To the saints at Rome, Paul sent the following instruction: “I urge you, brothers and sisters, to keep an eye on those who cause dissensions and offences [lit. “scandals”; σκάνδαλον], in opposition to the teaching that you have learned; avoid them. For such people do not serve our Lord Christ, but their own appetites, and by smooth talk and flattery they deceive the hearts of the simple-minded” (Romans 16:17–18).

Finally, here is Titus 3:10–11. “After a first and second admonition, have nothing more to do with anyone who causes divisions [in the church], since you know that such a person is perverted and sinful, being self-condemned.”

Pretty blunt stuff, wouldn’t you say? Not only should we disassociate from dissenters or those in open rebellion against the standards and beliefs of the church, but we should also “clean out the old yeast so that you may be a new batch,” meaning we should employ excommunication when necessary to preserve the church.

Or at least according to Paul we should.

Before I go any further, let me make a few things absolutely clear. I do not think Kate Kelly or John Dehlin are as bad as adulterers, fornicators, drunkards, thieves, idol worshippers, etc. I strongly, strongly disagree with a lot of what they do and advocate, but I am not casting moral judgement on them personally. The examples of sinful behavior cited above come from specific things Paul was addressing that were facing the saints at the time of the composition of these letters. Nevertheless, the general principle of conducting church discipline against apostates is the same. The point of this post is not to cast aspersion on the character of Kelly or Dehlin, but rather to point out the fact that Paul, whose writings the poster at Feminist Mormon Housewives appealed to in her apologia for Kate Kelly, was not one to tolerate apostasy and dissension and was not afraid to use very strong language in advocating church discipline when necessary. I thus find it highly disingenuous to appeal to Paul in some sort of defense against enacting church discipline.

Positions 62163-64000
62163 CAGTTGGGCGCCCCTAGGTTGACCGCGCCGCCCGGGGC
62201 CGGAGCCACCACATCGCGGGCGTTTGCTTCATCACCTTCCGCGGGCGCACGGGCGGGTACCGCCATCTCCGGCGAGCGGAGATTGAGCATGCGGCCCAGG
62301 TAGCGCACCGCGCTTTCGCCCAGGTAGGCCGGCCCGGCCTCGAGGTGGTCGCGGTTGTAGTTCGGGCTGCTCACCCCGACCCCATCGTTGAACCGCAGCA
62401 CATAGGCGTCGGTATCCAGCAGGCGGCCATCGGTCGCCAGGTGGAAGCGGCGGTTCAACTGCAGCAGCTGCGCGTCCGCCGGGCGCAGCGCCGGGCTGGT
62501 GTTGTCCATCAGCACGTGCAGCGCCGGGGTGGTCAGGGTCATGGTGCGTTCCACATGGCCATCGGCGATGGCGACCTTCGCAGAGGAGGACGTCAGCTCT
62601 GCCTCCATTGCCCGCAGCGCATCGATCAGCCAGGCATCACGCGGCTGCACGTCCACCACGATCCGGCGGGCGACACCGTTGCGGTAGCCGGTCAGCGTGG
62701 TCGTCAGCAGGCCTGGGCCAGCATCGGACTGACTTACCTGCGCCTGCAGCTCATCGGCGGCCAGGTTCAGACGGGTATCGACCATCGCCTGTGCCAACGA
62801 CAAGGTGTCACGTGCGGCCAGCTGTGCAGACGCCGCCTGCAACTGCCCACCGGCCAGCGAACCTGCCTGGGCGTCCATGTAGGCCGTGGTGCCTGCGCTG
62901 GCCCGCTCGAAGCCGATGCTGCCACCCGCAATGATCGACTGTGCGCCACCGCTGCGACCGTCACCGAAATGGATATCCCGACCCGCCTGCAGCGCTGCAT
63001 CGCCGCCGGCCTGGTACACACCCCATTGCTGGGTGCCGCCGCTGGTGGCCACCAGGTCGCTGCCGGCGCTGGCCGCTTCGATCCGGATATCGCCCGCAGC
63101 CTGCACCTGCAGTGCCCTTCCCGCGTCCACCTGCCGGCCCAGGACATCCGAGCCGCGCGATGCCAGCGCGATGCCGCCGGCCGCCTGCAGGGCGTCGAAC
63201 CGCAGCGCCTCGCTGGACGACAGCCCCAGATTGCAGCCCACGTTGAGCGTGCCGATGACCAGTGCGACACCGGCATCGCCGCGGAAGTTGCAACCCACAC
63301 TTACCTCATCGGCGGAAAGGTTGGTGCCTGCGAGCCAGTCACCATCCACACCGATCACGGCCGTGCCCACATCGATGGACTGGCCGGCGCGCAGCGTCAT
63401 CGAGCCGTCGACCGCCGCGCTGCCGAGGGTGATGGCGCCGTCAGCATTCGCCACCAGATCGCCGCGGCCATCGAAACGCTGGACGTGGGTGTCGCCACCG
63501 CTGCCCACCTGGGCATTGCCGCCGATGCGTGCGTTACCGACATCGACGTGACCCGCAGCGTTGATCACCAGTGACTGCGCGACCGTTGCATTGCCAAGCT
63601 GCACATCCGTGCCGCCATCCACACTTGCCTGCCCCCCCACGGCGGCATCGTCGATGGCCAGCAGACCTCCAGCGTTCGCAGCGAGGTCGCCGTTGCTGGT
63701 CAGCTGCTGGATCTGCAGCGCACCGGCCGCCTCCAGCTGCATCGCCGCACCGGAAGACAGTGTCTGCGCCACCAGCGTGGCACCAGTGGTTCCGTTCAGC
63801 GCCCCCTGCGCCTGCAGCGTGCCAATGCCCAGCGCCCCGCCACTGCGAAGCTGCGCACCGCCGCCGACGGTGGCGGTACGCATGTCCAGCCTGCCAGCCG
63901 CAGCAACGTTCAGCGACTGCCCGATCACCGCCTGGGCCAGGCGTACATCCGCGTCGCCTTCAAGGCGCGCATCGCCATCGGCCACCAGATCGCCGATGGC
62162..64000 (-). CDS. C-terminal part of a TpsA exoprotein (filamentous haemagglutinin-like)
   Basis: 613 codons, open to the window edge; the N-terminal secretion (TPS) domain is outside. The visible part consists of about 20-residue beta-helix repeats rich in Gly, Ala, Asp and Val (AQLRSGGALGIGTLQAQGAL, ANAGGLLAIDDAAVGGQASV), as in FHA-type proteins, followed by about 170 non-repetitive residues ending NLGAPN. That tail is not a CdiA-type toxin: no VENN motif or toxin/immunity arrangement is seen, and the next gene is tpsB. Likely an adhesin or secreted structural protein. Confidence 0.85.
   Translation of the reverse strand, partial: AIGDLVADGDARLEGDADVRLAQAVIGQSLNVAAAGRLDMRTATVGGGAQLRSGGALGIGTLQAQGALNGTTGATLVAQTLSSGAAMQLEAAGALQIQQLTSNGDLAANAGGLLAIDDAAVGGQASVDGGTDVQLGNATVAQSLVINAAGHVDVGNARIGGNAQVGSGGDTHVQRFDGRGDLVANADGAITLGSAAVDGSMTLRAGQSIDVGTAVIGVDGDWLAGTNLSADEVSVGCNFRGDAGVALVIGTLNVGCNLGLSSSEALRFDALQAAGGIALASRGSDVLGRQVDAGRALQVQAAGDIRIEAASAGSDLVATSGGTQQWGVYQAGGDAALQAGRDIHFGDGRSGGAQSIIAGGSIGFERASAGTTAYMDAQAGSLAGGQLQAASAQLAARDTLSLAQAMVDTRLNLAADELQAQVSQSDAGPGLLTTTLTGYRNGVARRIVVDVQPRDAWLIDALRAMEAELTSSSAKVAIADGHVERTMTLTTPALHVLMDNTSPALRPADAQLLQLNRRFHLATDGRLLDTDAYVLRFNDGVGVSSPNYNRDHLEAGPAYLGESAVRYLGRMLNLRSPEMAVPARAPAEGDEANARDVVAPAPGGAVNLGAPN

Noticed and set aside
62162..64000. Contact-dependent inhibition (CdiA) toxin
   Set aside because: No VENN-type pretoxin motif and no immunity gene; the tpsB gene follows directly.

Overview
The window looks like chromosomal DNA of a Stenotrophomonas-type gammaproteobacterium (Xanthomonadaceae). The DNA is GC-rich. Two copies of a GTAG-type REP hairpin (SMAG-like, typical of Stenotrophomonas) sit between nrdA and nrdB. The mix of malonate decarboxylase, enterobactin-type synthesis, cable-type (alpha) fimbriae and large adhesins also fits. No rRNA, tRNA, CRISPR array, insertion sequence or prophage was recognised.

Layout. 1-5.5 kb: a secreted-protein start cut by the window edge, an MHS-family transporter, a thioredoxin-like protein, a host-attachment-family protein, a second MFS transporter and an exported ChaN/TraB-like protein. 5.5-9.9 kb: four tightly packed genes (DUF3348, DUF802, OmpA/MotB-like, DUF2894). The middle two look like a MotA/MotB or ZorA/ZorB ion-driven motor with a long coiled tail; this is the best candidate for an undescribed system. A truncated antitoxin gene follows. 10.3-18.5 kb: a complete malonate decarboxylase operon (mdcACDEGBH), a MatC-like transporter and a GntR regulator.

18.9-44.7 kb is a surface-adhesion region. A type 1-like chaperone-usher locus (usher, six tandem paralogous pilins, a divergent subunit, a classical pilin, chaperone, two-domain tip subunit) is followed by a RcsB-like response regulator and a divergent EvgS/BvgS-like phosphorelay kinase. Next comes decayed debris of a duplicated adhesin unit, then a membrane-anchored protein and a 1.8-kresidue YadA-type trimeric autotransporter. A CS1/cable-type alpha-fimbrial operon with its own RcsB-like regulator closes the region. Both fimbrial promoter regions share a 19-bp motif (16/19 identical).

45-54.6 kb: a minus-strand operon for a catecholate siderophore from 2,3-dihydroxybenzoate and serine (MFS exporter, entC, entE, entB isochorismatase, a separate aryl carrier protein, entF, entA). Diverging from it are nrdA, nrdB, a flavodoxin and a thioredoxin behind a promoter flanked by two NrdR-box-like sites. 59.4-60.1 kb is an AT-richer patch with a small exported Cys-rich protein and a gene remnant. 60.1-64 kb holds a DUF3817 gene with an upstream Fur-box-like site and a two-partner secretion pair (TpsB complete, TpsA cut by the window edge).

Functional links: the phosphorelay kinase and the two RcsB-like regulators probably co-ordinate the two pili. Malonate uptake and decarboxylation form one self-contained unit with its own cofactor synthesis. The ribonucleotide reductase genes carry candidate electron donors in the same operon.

Let me also point out, lest I am misunderstood, that I am not advocating shunning or excluding those who are disciplined. Paul says to do so, but I won’t go that far. I believe, of course, that we should show kindness and friendship to everyone, including those who may face church discipline. However, there come certain times when it is necessary to enforce the disfellowship or excommunication of members “to save the souls of transgressors, protect the innocent, and safeguard the purity, integrity, and good name of the Church” (source). Dan Peterson said it well over at his blog: “I recognize and believe in the right of the Church to determine the bounds of acceptable behavior and teaching among its members, and to excommunicate those who choose not to accept those boundaries. The Church is a voluntary association, and that works both ways.”

These are precisely my sentiments.

So, to summarize:

1. Paul was not some love dovey, live and let live kinda of guy who would just let apostasy and division slide. He had some very harsh things to say about those who rebelled against church authority and on a number of occasions advocated formal discipline of errant members, including excommunication.

2. I do not think Dehlin or Kelly are evil or morally degenerate. Paul blasted fornicators and drunks in the examples given above, but I do not believe Dehlin or Kelly are on the same level as these degenerates spoken of above with their own apostasy. (Although, to be frank, I think Dehlin’s efforts in giving voice to dissidents and ushering people out of the Church do amount to what Alma was talking about in Alma 36:14.) Rather, I think the general principle communicated in these citations is applicable, i.e. the church has a right to discipline those who wantonly disregard church standards or teachings or the counsel of church leaders.

In short, yes, we are the body of Christ, and, yes, we all have diverse gifts and talents and perspectives. It is also true that we, as individual members of the body of Christ, should be cautious in zealously proclaiming “I have no need of you” at one another. However, there also comes a point where “if thy right hand offend thee, cut it off, and cast it from thee: for it is profitable for thee that one of thy members should perish, and not that thy whole body should be cast into hell” (Matthew 5:30).

P.S. for anyone who thinks the word “apostate” is too strong, may I point out the fact that, at least in her case, Kate Kelly has specifically been charge with “apostasy,” per the letter sent to her by her bishop, or otherwise with “openly, repeatedly and deliberately acting in public opposition to the Church” (source).